Morning Swim Show: Masters Swimmer Glenn Gruber Finding Success With USRPT

PHOENIX, Arizona, August 13. MASTERS world record holder Glenn Gruber is getting ready for the U.S. Masters Swimming national championships, and he joins today’s edition of The Morning Swim Show to talk about his excitement for the meet a year into his new training program.

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Gruber talks about his daily workouts under the Ultra Short Race Pace Training routine, and details the set he does that he believes got him two short course meters world records this year and significant time drops in long course meters at the world championships last week. Be sure to visit SwimmingWorld.TV for more video interviews.

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  1. avatar

    We have a masters swimmer (47) on our club who has been training USRPT for the last 1.5 years now. This past spring beat times from 3 years ago and was going times this summer that he hadn’t approached since 2009, going faster than he has the last 2-3 years in some (he competes at USA Swimming Meets, including our sectional championships every season). His best day this past spring was a triple: 200IM, 50FR, (200BR between) 100BK.

    This training is great for masters swimming, without question. He gets tired, but not beaten down. He is able to do 3 sets daily (he trains all four strokes focusing on 100-200 training, with our senior team) M-T-TH-F, with Wednesday and the weekend off. For someone who doesn’t have a lot of time everyday, you can get hard, focused work in a short period of time. Whether you have 30 minutes or 90 minutes, you can get some quality work in. All you need is a pace clock or tempo trainer and you are set. For some, the first several weeks are tough, getting used to doing pace everyday and “not finishing” a set, but he was able to get through it and is performing well as a result.

    • avatar
      Glenn Gruber


      Thanks for the comments. I was not aware when I started the training almost a year ago, that most people thought that USRPT is for age groupers and younger swimmers. In my experience, it certainly seems that it is also workable for us older swimmers.

      I’m retired, so time is not an issue, but quality in the water is maximized with this training.

      Glenn Gruber

  2. avatar

    This is the same type of training that coaches have used over the years just packaged and promoted differently. Most Masters Swimmers have swam long enough to develop the base that would be required to get something out of this type of training but I don’t believe it’s “the wave” of the future of swimming. Still the best swimmers and coaches in the country (masters included) do not do this type of training only, race pace training is nothing new.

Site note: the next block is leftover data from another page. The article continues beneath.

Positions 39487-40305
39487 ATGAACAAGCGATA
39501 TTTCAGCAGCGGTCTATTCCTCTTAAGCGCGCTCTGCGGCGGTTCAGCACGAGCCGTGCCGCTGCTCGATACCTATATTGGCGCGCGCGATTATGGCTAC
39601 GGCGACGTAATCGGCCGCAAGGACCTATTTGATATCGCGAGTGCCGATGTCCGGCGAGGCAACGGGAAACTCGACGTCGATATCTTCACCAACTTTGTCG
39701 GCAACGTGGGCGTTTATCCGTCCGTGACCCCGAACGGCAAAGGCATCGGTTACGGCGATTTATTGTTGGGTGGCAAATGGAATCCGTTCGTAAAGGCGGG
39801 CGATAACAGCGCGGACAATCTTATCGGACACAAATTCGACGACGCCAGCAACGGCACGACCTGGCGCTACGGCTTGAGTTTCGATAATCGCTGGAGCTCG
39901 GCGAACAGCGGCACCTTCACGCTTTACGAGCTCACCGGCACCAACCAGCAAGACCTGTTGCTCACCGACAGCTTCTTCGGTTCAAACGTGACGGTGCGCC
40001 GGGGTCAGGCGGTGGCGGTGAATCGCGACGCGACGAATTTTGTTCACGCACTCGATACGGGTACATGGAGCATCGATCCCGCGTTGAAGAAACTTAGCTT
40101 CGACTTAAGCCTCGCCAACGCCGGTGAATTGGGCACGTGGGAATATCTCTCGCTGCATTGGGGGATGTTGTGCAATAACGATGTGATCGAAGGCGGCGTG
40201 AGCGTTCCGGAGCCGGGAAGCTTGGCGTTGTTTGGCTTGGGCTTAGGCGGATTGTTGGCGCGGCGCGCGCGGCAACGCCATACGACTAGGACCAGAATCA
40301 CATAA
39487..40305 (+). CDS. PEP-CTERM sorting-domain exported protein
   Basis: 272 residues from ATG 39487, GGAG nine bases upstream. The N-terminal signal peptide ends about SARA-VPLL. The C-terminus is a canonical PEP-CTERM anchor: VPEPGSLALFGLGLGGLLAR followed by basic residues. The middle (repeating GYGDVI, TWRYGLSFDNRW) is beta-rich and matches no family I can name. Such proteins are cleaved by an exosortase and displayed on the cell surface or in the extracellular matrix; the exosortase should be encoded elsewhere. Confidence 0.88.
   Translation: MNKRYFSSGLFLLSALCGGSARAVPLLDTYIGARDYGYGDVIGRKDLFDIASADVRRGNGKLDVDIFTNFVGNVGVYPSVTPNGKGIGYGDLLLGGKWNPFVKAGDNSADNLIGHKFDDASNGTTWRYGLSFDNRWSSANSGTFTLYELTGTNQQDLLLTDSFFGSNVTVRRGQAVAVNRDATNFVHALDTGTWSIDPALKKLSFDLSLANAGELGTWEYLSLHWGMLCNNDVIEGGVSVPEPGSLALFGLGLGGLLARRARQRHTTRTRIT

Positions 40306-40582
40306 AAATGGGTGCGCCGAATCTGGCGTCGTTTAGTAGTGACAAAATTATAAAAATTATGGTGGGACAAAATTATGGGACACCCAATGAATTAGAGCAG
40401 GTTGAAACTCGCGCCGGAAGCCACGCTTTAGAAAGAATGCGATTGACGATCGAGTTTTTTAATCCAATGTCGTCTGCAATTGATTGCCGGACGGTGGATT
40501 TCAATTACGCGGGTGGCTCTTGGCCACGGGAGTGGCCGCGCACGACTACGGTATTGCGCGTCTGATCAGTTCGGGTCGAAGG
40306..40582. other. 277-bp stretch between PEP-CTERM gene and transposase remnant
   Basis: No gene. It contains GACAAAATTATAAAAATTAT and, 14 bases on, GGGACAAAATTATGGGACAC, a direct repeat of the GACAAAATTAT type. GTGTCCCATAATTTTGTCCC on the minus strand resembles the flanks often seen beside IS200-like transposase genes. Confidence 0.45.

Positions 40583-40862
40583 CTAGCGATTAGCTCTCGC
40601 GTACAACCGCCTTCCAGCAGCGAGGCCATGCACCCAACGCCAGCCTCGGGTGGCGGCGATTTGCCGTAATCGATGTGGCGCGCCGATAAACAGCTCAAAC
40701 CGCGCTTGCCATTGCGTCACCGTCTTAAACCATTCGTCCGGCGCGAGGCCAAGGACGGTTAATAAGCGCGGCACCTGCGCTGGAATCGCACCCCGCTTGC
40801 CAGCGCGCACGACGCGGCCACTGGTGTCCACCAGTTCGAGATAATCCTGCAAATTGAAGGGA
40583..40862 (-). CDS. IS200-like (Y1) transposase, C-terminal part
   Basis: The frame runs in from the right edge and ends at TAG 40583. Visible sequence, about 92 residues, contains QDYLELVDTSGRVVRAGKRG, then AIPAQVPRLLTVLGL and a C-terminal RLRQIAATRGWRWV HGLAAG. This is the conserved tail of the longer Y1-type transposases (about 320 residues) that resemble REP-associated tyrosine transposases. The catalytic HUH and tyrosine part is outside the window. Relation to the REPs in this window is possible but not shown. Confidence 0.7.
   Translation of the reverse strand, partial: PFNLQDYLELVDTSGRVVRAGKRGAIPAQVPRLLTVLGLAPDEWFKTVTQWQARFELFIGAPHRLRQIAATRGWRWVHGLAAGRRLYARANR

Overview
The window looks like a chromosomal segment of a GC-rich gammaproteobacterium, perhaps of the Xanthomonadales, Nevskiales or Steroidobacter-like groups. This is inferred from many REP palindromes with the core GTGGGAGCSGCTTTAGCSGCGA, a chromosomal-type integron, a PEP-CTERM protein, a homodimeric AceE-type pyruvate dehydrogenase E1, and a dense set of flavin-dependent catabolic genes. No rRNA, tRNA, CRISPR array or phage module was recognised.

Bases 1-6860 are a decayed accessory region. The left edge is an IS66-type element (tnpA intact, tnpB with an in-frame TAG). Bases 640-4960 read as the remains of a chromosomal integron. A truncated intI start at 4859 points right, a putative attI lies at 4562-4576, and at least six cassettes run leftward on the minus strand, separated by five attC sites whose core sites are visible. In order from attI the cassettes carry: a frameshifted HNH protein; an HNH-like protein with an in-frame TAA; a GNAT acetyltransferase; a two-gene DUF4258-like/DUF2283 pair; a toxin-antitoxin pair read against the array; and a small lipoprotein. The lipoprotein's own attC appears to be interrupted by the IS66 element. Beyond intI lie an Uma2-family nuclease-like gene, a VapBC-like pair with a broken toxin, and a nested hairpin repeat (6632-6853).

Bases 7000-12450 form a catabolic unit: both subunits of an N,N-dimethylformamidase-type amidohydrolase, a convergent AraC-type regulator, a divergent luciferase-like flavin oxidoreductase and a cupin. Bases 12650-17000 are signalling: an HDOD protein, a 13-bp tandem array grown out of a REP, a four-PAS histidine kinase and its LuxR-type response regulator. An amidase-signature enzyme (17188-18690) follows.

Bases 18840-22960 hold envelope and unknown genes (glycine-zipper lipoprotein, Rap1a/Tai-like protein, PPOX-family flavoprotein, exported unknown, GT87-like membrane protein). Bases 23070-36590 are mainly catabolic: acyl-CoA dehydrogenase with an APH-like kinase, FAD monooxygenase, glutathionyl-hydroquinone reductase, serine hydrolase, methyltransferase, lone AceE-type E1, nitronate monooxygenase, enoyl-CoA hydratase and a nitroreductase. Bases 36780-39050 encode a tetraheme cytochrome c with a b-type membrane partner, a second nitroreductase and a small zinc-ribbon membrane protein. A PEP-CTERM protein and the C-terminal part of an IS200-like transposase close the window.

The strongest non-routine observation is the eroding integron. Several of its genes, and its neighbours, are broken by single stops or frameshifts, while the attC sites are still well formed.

• avatar


      You are correct, USRPT is not new at all. The name is new so that it is identifiable, but that is so when talking about it people know what you are referring to.

      I don’t know if it is or should be the “wave of the future”, but it is something that coaches might consider. There is no question that there are many different ways to train swimmers, including Olympians, that are very successful. Many world records have been set by swimmers who have done the old mega yardage type training of the 70s and all of the other types of training that coaches have used over the years.

      USRPT is another choice for those who want to give it a try. My question is, if a swimmer has had success training with traditional training methods, would they be better if they trained only at race pace? We might never know.

      I don’t do drills, or kicking or pulling or descending sets or pyramids or garbage yardage. I swam my best 200 free yesterday in 10 years. I’m at an age when I am supposed to be getting slower, not faster. Race pace training may not in fact be for everybody, and that is OK. But I have had outstanding success with it and I will continue training this way.

      Sometimes people are afraid to try something they have never done before. I understand that. I am glad, however, that I was willing to do so.

      Glenn Gruber

Author: Jeff Commings

Jeff Commings is the Senior Writer for and Swimming World Magazine. He graduated from the University of Texas at Austin with a degree in journalism and was a nine-time NCAA All-American.

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